"Keep Calm. Use Less X's"

          Comment


          • #6
            Originally posted by dmf01 View Post
            Hi, nice to see you're all still here!
            I remember that large caliber gun bombardments could lead to devastating effects. Best example, probably, are shore bombardments by capital ships. IIRC, there were reports about fatal casualties among shore personnel even without direct hits and even behind concrete fortifications. Due to internal organs ruptures and internal bleeding, caused by pressure differentials created by explosions' shock waves.
            Nice that the article tells about the secondary etc effects. Even small bullet causes tissue necrosis around the original wound area. These effects are quite rarely mentioned.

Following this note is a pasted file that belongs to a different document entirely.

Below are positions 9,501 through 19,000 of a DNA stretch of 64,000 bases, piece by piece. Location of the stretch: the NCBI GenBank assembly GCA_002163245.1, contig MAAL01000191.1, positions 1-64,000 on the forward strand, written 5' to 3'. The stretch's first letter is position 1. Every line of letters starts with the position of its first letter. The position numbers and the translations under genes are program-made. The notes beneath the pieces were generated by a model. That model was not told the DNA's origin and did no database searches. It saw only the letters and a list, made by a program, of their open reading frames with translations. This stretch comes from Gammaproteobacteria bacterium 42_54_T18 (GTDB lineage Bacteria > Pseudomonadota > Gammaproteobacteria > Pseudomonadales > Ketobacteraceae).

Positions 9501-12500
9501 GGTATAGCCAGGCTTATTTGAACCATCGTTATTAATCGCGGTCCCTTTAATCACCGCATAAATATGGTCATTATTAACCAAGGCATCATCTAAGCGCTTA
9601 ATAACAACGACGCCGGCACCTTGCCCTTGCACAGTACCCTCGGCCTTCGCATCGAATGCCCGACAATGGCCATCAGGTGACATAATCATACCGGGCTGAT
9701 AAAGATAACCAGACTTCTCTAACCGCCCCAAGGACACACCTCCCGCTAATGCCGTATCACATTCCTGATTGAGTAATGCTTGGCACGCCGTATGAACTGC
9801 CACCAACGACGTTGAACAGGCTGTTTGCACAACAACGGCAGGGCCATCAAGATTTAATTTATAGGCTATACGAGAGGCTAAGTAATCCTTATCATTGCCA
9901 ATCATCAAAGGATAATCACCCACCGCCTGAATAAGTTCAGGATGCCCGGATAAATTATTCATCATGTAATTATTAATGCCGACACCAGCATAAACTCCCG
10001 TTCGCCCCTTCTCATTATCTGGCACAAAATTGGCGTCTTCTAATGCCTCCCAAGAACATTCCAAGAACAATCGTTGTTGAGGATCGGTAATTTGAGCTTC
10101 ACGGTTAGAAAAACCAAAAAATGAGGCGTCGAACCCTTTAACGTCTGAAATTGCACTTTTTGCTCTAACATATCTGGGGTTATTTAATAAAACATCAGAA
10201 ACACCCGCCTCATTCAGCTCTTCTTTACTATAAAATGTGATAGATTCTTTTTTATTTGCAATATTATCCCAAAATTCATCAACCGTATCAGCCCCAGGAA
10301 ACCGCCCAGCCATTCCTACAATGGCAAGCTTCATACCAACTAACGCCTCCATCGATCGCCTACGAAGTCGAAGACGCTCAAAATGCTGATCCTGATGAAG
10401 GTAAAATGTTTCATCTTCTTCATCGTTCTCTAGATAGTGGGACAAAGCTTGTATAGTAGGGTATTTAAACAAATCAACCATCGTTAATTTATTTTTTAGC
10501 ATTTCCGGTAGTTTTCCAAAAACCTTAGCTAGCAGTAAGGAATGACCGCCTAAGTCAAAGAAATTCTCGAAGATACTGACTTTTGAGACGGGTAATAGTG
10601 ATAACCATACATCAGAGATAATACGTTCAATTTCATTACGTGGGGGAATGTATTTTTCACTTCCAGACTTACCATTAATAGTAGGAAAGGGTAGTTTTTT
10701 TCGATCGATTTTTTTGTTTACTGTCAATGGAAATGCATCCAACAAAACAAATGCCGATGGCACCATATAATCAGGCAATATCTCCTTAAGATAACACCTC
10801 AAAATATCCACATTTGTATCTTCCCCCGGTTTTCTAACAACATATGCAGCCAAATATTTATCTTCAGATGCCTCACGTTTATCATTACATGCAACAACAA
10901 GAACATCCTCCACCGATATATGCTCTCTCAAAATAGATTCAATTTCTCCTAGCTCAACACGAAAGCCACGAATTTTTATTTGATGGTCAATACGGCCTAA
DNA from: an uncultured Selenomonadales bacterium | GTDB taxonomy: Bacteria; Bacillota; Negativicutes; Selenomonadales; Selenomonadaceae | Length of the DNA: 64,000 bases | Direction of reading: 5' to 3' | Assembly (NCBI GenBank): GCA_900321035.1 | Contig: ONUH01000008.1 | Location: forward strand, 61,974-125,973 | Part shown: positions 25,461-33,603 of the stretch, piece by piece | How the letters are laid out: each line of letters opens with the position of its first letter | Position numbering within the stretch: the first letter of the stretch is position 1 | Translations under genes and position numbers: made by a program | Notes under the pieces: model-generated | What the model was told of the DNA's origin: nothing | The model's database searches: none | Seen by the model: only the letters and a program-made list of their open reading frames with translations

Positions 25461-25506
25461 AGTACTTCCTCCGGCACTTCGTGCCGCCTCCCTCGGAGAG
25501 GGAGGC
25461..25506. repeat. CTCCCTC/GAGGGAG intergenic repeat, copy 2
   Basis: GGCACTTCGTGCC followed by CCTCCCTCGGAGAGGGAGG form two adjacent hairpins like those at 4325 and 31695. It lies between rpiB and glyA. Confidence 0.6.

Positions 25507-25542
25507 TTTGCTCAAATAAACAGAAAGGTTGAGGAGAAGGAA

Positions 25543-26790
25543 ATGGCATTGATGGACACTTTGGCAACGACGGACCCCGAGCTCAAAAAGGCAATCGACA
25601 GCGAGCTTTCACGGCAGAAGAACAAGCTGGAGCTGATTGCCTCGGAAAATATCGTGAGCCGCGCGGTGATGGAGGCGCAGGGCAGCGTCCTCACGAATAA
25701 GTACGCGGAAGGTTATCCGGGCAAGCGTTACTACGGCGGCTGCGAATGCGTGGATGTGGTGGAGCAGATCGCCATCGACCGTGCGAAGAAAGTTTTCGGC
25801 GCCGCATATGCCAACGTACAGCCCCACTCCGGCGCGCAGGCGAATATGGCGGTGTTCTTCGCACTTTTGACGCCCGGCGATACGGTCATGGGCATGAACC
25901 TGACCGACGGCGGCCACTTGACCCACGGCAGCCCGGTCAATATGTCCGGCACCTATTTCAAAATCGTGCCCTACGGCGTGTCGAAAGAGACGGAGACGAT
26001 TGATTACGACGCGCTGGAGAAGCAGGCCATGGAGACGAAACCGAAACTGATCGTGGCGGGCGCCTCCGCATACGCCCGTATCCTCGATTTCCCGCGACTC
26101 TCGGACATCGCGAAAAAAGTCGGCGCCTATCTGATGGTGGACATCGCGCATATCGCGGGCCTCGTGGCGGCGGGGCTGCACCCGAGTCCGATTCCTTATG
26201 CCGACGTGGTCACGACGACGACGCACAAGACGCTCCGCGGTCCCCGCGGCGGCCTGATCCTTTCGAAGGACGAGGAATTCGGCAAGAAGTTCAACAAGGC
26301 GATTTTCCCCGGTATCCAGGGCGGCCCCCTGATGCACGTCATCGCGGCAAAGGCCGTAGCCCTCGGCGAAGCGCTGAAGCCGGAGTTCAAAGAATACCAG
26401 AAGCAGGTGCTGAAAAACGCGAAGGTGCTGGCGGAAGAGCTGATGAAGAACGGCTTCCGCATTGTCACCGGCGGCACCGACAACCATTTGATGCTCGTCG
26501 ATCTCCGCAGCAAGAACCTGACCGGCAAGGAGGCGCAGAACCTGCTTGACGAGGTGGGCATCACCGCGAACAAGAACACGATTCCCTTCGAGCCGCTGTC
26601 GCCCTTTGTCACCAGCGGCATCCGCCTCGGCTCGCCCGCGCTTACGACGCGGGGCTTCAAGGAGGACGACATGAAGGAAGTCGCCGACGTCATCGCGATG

Knowledge of the ability of explosive shells to kill without leaving any visible evidence of external trauma existed long before WW2. The first reported incidence being in 1798 after the Battle of the Nile when a 'powder monkey' in HMS Goliath was found to have been killed by a shell from a French warship. The explosion had left no mark on the boy's body. At the time only the French and Venetian navies were using explosive shells at sea.
            Human history becomes more and more a race between education and catastrophe (H G Wells)
            Mit der Dummheit kaempfen Goetter selbst vergebens (Friedrich von Schiller)

            Comment


            • #7
              Here is some information on the subject of blast injuries ...... from http://history.amedd.army.mil/booksd...I/chapter1.htm